In 2015, a large yield advantage was observed in the early sown treatments at all sites, no doubt due to the hot dry finish and absence of any significant lodging (Figure 1).

Figure 1. Effect of sowing date on yield and lodging (calculated as the mean of all varieties) for experimental sites in 2014 and 2015

Figure 1. Effect of sowing date on yield and lodging (calculated as the mean of all varieties) for experimental sites in 2014 and 2015


The effect of N-application timing on yield and lodging for different varieties and locations

Previous experiments at Gatton have shown that wheat can recover extremely rapidly from N stress in a subtropical environment. We have begun detailed experiments to examine the best strategy for N application and whether it is the same for all varieties in different locations. This was only the first year of these experiments so the results should be treated with caution.

At Gatton in 2015, the results showed that for the quick maturing varieties Suntop and Kennedy, the best-practice N application strategy (‘200 by GS31’) yielded more and lodged less than the sowing N strategy (Figure 2). Later application of N made only a small difference to grain yield and remarkably, the ‘very late’ strategy yielded similarly to the sowing N strategy despite having been severely N stressed at GS39. These results are typical of previous canopy management experiments we have conducted in sub-tropical locations.

Figure 2. Effect of N strategy on yield and lodging of the quick varieties Suntop and Kennedy at Gatton, 2015

Figure 2. Effect of N strategy on yield and lodging of the quick varieties Suntop and Kennedy at Gatton, 2015

However, the longer season varieties at Gatton showed a different response to N timing (Figure 3). Cobra and Trojan had higher yields associated with the ‘200 by GS31’ treatment compared to the Sowing N treatment, but did not have a lodging reduction associated with the yield increase. Mitch and Lancer showed different trends, with Lancer showing a slight yield increase as N application was delayed further, and Mitch achieving the best yields when N was applied at sowing.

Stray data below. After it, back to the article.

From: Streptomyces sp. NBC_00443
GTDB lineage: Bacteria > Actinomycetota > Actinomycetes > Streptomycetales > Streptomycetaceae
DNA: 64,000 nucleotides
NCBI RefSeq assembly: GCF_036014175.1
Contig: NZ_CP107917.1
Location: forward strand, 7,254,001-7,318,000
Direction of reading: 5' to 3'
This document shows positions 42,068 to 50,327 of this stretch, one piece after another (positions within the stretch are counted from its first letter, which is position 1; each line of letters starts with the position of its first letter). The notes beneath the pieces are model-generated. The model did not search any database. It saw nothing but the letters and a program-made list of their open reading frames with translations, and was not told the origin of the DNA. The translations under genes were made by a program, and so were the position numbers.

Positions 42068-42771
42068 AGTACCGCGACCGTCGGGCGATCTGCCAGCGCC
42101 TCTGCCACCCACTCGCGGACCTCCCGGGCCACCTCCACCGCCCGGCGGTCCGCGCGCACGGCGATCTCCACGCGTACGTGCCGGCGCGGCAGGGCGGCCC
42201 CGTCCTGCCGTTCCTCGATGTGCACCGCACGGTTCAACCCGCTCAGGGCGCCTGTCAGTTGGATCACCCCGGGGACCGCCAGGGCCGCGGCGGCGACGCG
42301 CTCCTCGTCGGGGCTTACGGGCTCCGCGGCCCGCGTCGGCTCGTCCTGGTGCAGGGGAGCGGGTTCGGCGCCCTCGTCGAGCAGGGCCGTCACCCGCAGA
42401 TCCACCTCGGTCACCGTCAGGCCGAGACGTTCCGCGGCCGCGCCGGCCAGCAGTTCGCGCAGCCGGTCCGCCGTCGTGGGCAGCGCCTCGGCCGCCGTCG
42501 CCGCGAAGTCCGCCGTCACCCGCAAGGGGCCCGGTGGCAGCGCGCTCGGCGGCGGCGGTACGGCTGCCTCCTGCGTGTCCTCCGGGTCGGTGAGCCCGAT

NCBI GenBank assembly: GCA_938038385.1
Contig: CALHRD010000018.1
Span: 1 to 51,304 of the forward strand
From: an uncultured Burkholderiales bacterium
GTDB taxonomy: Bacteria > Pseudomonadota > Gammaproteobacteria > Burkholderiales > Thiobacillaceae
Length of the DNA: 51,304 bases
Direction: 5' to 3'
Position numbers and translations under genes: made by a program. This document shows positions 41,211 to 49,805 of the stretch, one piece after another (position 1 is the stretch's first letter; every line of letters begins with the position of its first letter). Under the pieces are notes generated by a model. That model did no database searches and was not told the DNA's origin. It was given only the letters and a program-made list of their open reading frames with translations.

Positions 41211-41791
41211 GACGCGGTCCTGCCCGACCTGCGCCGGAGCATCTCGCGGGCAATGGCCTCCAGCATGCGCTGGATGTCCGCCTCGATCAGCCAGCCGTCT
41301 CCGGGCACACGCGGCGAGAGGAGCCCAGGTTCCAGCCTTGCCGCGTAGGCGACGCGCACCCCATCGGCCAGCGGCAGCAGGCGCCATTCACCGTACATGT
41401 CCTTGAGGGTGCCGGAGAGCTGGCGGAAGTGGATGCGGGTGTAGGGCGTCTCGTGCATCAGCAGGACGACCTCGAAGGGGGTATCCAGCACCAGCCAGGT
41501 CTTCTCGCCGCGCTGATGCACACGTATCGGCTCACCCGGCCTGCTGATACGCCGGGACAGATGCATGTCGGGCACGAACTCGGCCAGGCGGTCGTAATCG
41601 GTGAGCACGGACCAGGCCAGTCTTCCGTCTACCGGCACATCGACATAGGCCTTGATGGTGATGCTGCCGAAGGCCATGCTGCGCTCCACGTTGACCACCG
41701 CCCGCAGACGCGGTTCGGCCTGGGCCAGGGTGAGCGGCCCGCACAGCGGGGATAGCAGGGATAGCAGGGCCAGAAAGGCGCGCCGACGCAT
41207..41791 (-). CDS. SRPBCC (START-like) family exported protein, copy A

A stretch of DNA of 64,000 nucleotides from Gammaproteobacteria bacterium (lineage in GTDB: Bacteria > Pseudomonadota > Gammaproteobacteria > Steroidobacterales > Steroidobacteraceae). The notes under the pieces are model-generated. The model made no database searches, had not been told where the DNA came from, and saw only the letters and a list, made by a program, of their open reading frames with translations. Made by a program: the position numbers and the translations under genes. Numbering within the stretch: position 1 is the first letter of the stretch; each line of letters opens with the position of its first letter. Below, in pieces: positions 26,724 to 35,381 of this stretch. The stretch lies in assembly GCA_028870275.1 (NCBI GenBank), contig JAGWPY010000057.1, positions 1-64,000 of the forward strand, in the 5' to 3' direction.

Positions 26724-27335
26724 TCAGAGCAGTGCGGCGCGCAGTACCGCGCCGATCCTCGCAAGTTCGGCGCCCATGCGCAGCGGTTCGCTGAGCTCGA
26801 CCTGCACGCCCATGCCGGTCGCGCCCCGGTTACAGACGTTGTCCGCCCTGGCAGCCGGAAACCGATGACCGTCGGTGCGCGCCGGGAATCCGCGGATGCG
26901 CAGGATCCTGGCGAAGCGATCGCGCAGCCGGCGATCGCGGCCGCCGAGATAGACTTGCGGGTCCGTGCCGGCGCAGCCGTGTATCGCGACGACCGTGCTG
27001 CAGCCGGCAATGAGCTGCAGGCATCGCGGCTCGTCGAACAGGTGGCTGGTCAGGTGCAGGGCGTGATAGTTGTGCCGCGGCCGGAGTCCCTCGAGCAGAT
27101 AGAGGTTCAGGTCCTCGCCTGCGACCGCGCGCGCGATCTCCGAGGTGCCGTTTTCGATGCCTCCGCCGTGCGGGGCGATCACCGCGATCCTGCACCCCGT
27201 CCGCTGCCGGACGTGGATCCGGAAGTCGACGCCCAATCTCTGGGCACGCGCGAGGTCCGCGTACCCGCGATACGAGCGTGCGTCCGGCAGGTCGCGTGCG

Due to changes in variety flowering response between environments, the varieties were allocated differently into the long season and quick maturing groups at Spring Ridge. It should also be noted that the results at Spring Ridge were influenced by the absence of any substantial lodging (hence no lodging graphs are shown). The longer season varieties (Figure 4) and most of the quicker varieties (Figure 5) at Spring Ridge generally yielded the best when N was applied at sowing. The exception was Cobra which yielded better in the ‘200 by GS31’ N treatment. The same trends may not have been observed if severe lodging had been experienced.


Figure 3. Effect of N strategy on yield and lodging of long season varieties at Gatton, 2015

Figure 3. Effect of N strategy on yield and lodging of long season varieties at Gatton, 2015

Figure 4. Effect of N strategy on yield of long season varieties at Spring Ridge, 2015

Figure 4. Effect of N strategy on yield of long season varieties at Spring Ridge, 2015

 

Figure 5. Effect of N strategy on yield of quick varieties at Spring Ridge, 2015

Figure 5. Effect of N strategy on yield of quick varieties at Spring Ridge, 2015

Summary & conclusions

The results of the experimentation in 2014 and 2015 have challenged some of the established theory around avoiding lodging. Later sowing has been previously observed to reduce lodging – however we saw in the 2014 experiments that lodging was sometimes worse in later sown plots, because storm damage was greater in green crops than mature/dry crops.

Additionally, while ‘in-crop’ N application continues to reduce lodging risk for quick varieties in warm environments, we are not always observing the same trend in longer season varieties or alternative environments. While further experimentation is needed to examine more site x year combinations, it could be possible that newer, more lodging resistant varieties don’t respond to ‘in-crop’ N application as consistently as the older varieties we began experimenting with in 2009.

Acknowledgements

The research undertaken as part of this project is made possible by the significant contributions of growers through both trial cooperation and the support of the GRDC, and the authors would like to thank them for their continued support. We also thank farm and technical staff at the DAFQ Emerald Research Farm, CSIRO Toowoomba, the CSIRO Gatton Farm, and the University of Sydney’s Plant Breeding Institute (Narrabri) for their assistance in managing these experiments, along with Angus Murchison of Spring Ridge for hosting some of the experiments.

Further reading (available from the GRDC website)

Fact Sheet (Northern Region): ‘Reducing lodging risk in irrigated wheat’

GRDC Goondiwindi Update Paper (2012) by Peake et al. “Agronomy for high yielding cereal environments: varieties, agronomic strategies and case studies”

GRDC Goondiwindi Update Paper (2014) by Peake et al. “Beyond 8 t/ha: varieties and agronomy for maximising irrigated wheat yields in the northern region”

GRDC Goondiwindi Update Paper (2015) by Peake et al. “Irrigated wheat agronomy x variety trials: 2014 Trial Update”

Contact details

Dr Allan Peake
CSIRO Agriculture, 203 Tor St, Toowoomba.
Phone: (07) 4688 1137
Email: allan.peake@csiro.au

GRDC Project code: CSA00039